In every measurement there is a
Number followed by a
 Unit from a measuring device
The number should also be as precise as the measurement!
UNITS OF MEASUREMENT
Use SI units — based on the metric
system
Length
Meter, m
Mass
Kilogram, kg
Volume
Liter, L
Time
Seconds, s
Temperature
Celsius degrees, ˚C
kelvins, K
Learning Check
Match
L) length
M) mass
V) volume
M A.
____
A bag of tomatoes is 4.6 kg.
L B.
____
A person is 2.0 m tall.
M C.
____
A medication contains 0.50 g Aspirin.
V
____ D. A bottle contains 1.5 L of water.
Metric Prefixes
• Kilo- means 1000 of that unit
–1 kilometer (km) = 1000 meters (m)
• Centi- means 1/100 of that unit
–1 meter (m) = 100 centimeters (cm)
• Milli- means 1/1000 of that unit
–1 Liter (L) = 1000 milliliters (mL)
Metric Prefixes
Learning Check
1. 1000 m = 1 ___
a) mm b) km c) dm
2.
0.001 g = 1 ___
a) mg
b) kg c) dg
3.
0.1 L = 1 ___
a) mL
b) cL c) dL
4.
0.01 m = 1 ___
a) mm b) cm c) dm
Conversion Factors
Fractions in which the numerator and
denominator are EQUAL quantities expressed
in different units
Example:
Factors:
1 in. = 2.54 cm
1 in.
2.54 cm
and
2.54 cm
1 in.
Learning Check
Write conversion factors that relate each of
the following pairs of units:
1. Liters and mL
2. Hours and minutes
3. Meters and kilometers
How many minutes are in 2.5 hours?
Conversion factor
2.5 hr x
60 min
1 hr
= 150 min
cancel
By using dimensional analysis / factor-label method,
the UNITS ensure that you have the conversion right
side up, and the UNITS are calculated as well as the
numbers!
Steps to Problem Solving
1. Write down the given amount. Don’t forget the units!
2. Multiply by a fraction.
3. Use the fraction as a conversion factor. Determine if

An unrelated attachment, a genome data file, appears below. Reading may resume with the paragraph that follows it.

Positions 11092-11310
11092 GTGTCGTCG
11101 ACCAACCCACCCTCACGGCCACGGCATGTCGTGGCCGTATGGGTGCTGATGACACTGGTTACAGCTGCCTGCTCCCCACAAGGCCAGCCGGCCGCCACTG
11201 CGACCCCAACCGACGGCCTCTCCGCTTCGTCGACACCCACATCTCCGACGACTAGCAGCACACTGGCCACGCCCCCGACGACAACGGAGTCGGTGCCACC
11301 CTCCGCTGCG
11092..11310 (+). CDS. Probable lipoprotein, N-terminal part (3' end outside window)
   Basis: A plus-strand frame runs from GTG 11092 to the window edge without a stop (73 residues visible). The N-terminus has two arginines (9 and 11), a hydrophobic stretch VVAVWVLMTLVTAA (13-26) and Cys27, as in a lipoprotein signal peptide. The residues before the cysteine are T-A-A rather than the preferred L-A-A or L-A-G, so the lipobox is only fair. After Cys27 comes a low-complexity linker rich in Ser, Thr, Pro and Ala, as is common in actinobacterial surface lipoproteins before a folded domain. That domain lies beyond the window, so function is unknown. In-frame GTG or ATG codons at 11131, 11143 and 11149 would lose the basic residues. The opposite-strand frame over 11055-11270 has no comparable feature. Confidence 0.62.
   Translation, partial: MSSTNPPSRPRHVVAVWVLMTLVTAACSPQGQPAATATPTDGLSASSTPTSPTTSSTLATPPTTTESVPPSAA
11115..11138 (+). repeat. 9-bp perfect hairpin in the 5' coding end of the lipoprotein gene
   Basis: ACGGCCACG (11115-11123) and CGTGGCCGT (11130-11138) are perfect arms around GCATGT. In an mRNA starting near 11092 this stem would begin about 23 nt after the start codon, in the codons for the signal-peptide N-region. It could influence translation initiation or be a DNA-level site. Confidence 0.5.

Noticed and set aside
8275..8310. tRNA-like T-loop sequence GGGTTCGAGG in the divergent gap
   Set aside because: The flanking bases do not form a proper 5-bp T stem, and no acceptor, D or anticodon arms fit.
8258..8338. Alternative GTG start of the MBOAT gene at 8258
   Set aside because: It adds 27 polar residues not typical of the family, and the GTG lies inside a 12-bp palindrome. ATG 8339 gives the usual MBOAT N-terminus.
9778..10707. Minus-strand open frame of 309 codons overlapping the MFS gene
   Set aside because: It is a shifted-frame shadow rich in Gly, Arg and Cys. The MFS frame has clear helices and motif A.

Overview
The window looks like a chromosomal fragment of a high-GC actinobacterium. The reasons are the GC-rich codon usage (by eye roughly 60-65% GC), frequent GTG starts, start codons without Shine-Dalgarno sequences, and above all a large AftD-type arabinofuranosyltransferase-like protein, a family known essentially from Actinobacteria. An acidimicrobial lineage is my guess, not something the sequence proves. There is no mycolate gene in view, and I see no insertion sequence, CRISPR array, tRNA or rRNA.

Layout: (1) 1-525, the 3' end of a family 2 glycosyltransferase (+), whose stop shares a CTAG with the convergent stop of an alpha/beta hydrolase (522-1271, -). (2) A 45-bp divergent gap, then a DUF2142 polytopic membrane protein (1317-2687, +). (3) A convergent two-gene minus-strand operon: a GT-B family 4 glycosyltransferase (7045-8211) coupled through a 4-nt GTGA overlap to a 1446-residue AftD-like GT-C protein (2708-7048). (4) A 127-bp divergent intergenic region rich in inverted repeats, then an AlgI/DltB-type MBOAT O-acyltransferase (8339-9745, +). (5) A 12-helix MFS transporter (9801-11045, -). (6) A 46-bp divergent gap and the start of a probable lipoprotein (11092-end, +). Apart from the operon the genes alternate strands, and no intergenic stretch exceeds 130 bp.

the top or the bottom should be the same unit as the
given so that it will cancel.
4. Put a unit on the opposite side that will be the new
unit. If you don’t know a conversion between those
units directly, use one that you do know that is a step
toward the one you want at the end.
5. Insert the numbers on the conversion so that the top
and the bottom amounts are EQUAL, but in different
units.
6. Multiply and divide the units (Cancel).
7. If the units are not the ones you want for your answer,
make more conversions until you reach that point.
8. Multiply and divide the numbers. Don’t forget
“Please Excuse My Dear Aunt Sally”! (order of
operations)
Learning Check
A rattlesnake is 2.44 m long. How
long is the snake in cm?
a) 2440 cm
b) 244 cm
c) 24.4 cm
Solution
A rattlesnake is 2.44 m long. How
long is the snake in cm?
b) 244 cm
2.44 m x 100 cm
1m
= 244 cm
Learning Check
How many seconds are in 1.4 days?
Unit plan: days
hr
1.4 days x 24 hr
1 day
x
min
??
seconds
Wait a minute!
What is wrong with the following setup?
1.4 day
x 1 day
24 hr
x
60 min
1 hr
x 60 sec
1 min